Backgammon Rules: How to Keep Score of a Game

Backgammon is often played in a series of games where players race to get a specified number of points. The backgammon player who is to get that number of points first wins the match. We'll discuss how to keep score in a game of backgammon.

Since we'll be playing backgammon in match play a lot of times we need to learn how to keep score. There'll be times when ever our strategies and decisions during a game is influenced by how much points we have as we keep score in a match.

When we keep score in a backgammon game, we usually get one point for every game we win. That is the initial value of a backgammon game, but that value may change during the course of a game. If players feel or think that they have a sufficient advantage during a backgammon game they may offer to double the value of a game using the doubling cube.

If that happens this is how you keep score of this backgammon game. Initially, put the game at one point in value. If one player offers to double the value of the game and the other player accepts/takes the offer then raise the value of a game to two points. The player who wins this backgammon game walks away with two points.

If the opponent refuses or passes the offer to double the stakes, then the game ends and the player who offered to double the value of the game wins. You keep score and give one point to the winning player.

Take note that backgammon games can redouble. Here's how to keep score of a backgammon game that's been redoubled over. The backgammon game should already have been doubled to two points. Keep track of every subsequent accepted redouble and double the game value accordingly. If a player refuses the next offer to redouble (thereby resigning) award the winner the current value of points after the redoubles are applied.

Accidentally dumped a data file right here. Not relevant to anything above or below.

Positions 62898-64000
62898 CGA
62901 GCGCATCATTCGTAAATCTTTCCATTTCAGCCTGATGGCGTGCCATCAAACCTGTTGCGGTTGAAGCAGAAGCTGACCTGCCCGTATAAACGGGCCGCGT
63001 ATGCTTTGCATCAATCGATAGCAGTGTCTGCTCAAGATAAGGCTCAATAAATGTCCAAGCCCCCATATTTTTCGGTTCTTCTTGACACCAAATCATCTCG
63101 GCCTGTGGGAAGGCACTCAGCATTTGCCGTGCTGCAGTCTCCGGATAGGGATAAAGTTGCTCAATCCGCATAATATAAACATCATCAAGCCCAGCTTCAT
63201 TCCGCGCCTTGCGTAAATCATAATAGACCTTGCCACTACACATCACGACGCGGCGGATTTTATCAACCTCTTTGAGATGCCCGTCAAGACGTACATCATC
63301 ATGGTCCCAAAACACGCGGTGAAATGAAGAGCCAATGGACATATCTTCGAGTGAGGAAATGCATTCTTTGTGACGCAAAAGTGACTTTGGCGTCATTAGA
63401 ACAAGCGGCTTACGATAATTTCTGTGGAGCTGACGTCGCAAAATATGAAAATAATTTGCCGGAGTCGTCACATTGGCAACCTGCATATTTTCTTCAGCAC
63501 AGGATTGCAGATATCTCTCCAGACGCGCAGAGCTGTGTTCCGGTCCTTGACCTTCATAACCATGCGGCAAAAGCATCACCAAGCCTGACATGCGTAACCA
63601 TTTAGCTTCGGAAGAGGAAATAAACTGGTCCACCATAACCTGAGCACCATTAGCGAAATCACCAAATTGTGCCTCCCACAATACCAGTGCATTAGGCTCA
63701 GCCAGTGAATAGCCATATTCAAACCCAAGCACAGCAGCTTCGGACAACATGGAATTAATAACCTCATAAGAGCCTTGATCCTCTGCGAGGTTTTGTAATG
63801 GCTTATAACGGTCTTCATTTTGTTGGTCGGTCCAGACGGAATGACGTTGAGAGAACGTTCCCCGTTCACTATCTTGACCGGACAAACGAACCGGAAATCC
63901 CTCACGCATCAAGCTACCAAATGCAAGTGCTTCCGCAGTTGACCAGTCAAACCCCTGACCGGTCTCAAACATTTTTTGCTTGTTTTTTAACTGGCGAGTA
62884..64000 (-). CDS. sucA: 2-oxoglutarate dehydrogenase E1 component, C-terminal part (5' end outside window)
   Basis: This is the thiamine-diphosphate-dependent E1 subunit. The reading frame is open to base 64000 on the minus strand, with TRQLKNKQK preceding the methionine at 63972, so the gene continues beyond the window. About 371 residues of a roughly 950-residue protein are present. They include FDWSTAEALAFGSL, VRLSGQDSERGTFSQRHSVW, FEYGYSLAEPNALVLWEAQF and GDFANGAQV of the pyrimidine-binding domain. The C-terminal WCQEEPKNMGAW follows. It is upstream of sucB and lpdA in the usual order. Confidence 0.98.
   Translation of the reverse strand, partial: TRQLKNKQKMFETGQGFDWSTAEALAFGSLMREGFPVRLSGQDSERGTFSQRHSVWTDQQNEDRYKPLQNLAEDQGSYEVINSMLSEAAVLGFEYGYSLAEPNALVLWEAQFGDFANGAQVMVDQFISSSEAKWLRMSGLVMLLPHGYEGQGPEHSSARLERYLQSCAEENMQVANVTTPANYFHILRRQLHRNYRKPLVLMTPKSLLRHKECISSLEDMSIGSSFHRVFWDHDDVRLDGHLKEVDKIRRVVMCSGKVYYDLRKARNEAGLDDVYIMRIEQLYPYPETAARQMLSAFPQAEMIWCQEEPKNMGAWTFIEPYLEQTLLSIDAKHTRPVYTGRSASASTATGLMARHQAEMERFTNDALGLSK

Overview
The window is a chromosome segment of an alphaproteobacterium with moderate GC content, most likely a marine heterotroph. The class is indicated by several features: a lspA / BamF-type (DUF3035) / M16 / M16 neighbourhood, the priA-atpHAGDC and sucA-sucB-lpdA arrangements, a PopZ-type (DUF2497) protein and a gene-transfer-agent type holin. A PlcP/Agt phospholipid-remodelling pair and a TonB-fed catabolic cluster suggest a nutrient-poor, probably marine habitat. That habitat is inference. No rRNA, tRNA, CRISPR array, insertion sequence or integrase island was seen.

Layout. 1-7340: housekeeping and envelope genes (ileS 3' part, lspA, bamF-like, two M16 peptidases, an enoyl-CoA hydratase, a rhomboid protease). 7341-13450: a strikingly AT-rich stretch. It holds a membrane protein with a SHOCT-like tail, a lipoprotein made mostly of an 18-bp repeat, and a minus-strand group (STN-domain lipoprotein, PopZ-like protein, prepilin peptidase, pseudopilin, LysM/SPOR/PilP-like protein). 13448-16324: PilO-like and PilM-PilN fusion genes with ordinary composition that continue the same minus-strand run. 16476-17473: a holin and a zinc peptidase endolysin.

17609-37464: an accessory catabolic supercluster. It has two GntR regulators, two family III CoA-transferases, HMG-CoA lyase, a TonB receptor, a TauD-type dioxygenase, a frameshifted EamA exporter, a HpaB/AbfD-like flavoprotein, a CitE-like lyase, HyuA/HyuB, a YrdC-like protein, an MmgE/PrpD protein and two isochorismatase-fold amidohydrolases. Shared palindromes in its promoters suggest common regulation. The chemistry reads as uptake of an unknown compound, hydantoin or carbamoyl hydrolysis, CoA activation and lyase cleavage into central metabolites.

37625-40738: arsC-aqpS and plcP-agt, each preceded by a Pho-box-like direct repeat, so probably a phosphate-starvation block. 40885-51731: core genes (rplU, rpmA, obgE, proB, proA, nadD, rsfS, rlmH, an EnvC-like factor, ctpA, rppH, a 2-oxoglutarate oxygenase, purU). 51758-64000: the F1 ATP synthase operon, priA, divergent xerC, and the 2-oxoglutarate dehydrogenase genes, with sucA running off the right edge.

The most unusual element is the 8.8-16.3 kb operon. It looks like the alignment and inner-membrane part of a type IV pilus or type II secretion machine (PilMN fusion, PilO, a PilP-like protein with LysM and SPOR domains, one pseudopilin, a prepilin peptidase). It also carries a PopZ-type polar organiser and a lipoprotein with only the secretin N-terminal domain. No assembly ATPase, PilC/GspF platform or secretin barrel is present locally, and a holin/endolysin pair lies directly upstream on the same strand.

If the player who lost wasn't able to bear off any checker at the end of a backgammon game then that player loses a gammon. You then double the current value of the game again after applying the redoubles from the doubling cube. Worse, if the losing player still has checkers on the opponent's home board or the bar that player loses three times the current value of the game after applying the doubles from the doubling cube. This situation during a game is called a backgammon.

This is basically how you keep score of a backgammon game. The doubling cube and winning by a gammon or backgammon affects the initial value of a game.